Even if no college sports are on, the NCAA finds a way to dominate highlights still. Today they announced that UCF punter/kicker Donald De La Haye was ruled ineligible, a standard thing nowadays for some players, maybe he smoked some weed or took PED’s.

He is ineligible because of having a youtube channel? NCAA, you are going to be that petty? Why does the NCAA only care about keeping amateurism in college’s if it involves sports? I’ll tell you why, because sports bring in the most money, they also have the highest capital risk attached to them, and they have them under contract.

It’s obvious that sports are a big money maker, but in the world of college athletics, it is the thing that brings in the most dough. How else would college’s be able to pay for new athletic buildings, stadiums, or even the coaches that “teach” the players? They couldn’t unless the athletes were playing well, and promoting the school to it’s the fullest extent of the ability to get butts in seats and money in the school’s pocket.

No other extra-curricular at college gain money in the same way that sports do, music don’t sell tickets at the rate, and frequency, that sports do. Neither does the theater, arts, or anything else the college sponsors, that is why that the NCAA, and its schools, rule what the players can and can’t do. Such as how the players make their money, even if it isn’t them capitalizing on their sport or athleticism but something else.

Something people don’t completely realize is that these players, no matter the sport, have significant health and time commitment risks to be a student athlete. First, they could be injured at any time, whether that be on the court/field, in the weight room, or just walking around and hanging out with friends. As soon as that happens their career can be severely altered, the major thing that comes to mind is when Louisville player Kevin Ware a few years ago. He had a potential to make it to the NBA and make big money, but now he isn’t even playing at Louisville and playing D-2 basketball.

Also, the time commitment that these players have to do to stay in shape and good academic standing is insane as well. They do not have a chance to work during the school year, so anyway they can make money is good for them. Even if some schools have fake classes *cough* UNC *cough*, the time strain outside of academics is great as well. If you don’t believe me, just watch Last Chance U and tell me how often those guys meet and have practice during the year. Youtube has no time commitment and schedule, and you can gain a fan base very quickly as well there, even promote the school and program.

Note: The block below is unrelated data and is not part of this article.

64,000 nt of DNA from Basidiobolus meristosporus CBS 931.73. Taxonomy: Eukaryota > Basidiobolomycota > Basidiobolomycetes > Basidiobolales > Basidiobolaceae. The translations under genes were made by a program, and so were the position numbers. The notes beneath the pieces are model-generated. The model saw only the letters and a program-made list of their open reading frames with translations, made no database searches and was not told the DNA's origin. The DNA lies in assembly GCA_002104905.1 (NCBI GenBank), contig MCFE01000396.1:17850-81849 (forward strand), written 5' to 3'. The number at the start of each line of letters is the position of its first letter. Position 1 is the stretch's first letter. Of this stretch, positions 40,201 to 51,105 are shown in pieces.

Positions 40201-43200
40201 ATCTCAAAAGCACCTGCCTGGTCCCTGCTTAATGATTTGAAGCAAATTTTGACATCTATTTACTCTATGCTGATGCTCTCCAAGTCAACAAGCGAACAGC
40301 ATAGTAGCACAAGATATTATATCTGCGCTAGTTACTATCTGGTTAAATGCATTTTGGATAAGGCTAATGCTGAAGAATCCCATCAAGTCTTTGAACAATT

Honestly the NCAA not capitalizing on this opportunity to promote the schools and programs, by showcasing the players in fun environments. Or even having the players doing good fun things, and making the school look better to potential students for free is surprising. The NCAA wouldn’t have to pay for this publicity, nor should they be mad that student athletes are going viral and becoming famous. Having a chance to meet a celebrity by going to their school, or having that celebrity show their school off on youtube, should be something the NCAA is investing in.

Lastly, the NCAA can do this because of the “contract” that these players sign by committing to play college sports and agreeing to be amateurs and agree to how the NCAA thinks they can make money. The biggest issue with the NCAA is that they only allow the players to make money the usual route, with normal jobs and such, instead of allowing the athletes, much like music majors and art majors, to make money off what they are good at.

That’s the biggest thing that people that make music for school, or make art pieces, can sell them and the NCAA doesn’t care. They are professionals in college still, being able to capitalize on the skills that got them there. Why can’t the athletes do that, or even capitalize on a platform that is quickly becoming a place that can have a full-time job for anyone? Because the NCAA can’t make money off of it, that’s why they had to make Donald De La Haye their trademark case to put their foot down and say “If you play sports, you can not capitalize financially on your skills, because that is our job.”

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